In other words, the U.S. government cannot pay its current debt obligations as it goes along if the rates that it has to pay on its regular refinances by sales of treasuries spike past a certain (very low) point. See

        See also I read quite a few articles about this critical point: the interest rate for U.S. treasuries at which the U.S. government will have to make enormous cuts on all spending just to avoid defaulting on its ongoing current debt obligations.

        Investors may realize that the U.S. government is in too much of a tightrope act to allow interest rates on Treasuries (and thereby other interest rates) to rise much. Thus, an unwinding of the QE holdings is too risky to begin in any substantial way.

        The inflated stock prices and incredibly high price earnings ratios may reflect the calculation that these stocks earnings (low as they are) may represent a better future return on investment. This means treasury interest rates are expected to remain low for many years.

        Keep in mind that the Fed is in a dangerous position. If it sells too many U.S. treasuries, it will be effectively bankrupt if the value of those U.S. treasuries that it holds dips below a low threshold. The rise in interest rates if the Fed sells too many treasuries will also essentially “bankrupt” the U.S. government due to its debt service payments rising, so it will not be able to bail out the Fed, as before.

        The Fed is holding on to the tail of a tiger, which will devour it if it lets go. It could not happen to nicer guys. Unfortunately, before we break out the popcorn to enjoy the scene, we must remember that the U.S. economy is on the back of that tiger, and we will be the next meal.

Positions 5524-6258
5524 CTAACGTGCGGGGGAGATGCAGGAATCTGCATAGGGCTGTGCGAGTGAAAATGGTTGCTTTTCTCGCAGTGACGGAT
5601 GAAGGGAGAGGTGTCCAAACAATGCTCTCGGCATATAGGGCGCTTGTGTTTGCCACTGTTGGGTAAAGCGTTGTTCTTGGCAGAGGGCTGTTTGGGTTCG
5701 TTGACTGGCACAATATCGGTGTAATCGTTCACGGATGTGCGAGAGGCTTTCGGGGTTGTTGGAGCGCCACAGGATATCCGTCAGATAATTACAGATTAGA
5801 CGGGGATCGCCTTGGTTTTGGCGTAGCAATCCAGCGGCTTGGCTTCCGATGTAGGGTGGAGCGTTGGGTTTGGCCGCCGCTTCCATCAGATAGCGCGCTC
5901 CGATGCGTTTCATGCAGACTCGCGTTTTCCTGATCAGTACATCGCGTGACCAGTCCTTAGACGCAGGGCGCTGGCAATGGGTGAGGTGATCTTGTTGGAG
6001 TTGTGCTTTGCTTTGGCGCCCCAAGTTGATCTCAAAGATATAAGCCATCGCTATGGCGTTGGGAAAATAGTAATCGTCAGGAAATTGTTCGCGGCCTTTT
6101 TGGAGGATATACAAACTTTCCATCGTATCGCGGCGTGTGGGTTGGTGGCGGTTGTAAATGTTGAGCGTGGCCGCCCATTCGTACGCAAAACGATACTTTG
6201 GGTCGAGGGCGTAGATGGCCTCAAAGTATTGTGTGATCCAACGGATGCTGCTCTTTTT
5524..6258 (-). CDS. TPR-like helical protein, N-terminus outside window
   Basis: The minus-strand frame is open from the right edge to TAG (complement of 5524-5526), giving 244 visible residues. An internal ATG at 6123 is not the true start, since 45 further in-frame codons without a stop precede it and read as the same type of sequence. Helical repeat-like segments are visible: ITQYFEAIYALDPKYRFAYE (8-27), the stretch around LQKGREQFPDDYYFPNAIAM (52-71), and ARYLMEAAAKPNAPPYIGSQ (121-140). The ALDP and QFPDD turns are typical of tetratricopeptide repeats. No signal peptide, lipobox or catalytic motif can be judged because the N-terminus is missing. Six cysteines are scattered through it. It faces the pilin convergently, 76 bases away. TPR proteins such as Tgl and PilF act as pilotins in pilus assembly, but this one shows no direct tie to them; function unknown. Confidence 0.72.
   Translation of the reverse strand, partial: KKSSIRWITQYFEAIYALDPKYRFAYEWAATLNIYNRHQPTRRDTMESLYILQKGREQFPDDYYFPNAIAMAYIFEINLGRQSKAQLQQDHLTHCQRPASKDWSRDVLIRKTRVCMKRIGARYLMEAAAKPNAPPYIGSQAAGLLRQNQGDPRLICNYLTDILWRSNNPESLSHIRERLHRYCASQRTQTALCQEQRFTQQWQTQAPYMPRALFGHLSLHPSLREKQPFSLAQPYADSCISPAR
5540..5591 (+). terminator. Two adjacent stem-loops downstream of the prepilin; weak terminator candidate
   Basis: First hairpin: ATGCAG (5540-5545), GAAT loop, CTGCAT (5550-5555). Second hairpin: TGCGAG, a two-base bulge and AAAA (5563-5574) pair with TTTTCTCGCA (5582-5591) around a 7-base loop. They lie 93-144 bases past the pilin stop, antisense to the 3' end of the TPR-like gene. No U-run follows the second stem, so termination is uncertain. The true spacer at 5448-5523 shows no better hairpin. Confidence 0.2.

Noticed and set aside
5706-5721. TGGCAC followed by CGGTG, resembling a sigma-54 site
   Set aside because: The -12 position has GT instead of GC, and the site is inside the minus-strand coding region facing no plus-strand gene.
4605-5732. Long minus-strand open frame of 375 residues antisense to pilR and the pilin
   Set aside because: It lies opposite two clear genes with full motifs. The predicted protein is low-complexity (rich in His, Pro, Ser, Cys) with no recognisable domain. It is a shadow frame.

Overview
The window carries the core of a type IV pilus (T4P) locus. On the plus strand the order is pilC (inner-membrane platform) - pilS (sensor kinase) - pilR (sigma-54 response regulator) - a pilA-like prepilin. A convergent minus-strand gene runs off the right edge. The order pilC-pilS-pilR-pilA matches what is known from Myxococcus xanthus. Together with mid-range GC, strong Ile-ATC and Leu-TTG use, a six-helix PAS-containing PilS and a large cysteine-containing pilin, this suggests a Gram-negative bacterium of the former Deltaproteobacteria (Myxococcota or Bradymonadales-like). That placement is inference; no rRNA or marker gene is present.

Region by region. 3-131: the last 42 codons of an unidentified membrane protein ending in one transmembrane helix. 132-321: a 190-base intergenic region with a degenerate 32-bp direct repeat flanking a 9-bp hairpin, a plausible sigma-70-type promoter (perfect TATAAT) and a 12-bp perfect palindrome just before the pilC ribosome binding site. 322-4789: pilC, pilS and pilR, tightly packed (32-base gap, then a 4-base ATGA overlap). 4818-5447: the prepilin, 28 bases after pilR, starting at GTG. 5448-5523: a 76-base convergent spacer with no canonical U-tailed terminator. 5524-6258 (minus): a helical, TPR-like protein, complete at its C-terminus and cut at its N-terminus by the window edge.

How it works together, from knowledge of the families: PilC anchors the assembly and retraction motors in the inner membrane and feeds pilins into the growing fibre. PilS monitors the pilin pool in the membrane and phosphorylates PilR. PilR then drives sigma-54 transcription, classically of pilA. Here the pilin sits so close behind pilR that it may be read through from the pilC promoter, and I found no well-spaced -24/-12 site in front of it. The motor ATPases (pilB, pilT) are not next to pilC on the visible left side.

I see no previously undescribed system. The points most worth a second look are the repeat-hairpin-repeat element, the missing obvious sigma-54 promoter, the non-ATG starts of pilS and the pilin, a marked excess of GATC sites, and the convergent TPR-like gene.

• Mike says:

          I think, as to foreign markets, that investors in stocks opine that those many governments also must keep supporting low interest rates and thereby manipulating their stock markets. Certainly, there could not be billionaires and trillionaires manipulating our U.S. and EU governments to protect their assets and profits, so these are just coincidences.

  4. cdr says:

    Thankfully, low rates and QE from the ECB and BOJ, reinvestment and low rates from the Fed, and Swiss bank stock buying are supporting the markets. Earnings, forward or otherwise, are window dressing. Investors are safe. The government is here.

    • cdr says:

      Algos are the tool of the globalists, who depend on low rates, low wages, and flexible labor sources for their wealth. High markets send the message of prosperity. The low wages and low rates are good and necessary for some. Without them, the markets would not reflect prosperity. The message of prosperity from the markets pacifies the media and the government. Those who aren’t globalists who own equities feel wealthy. It’s a good life. (Earnings don’t figure into this feedback loop. Sorry.)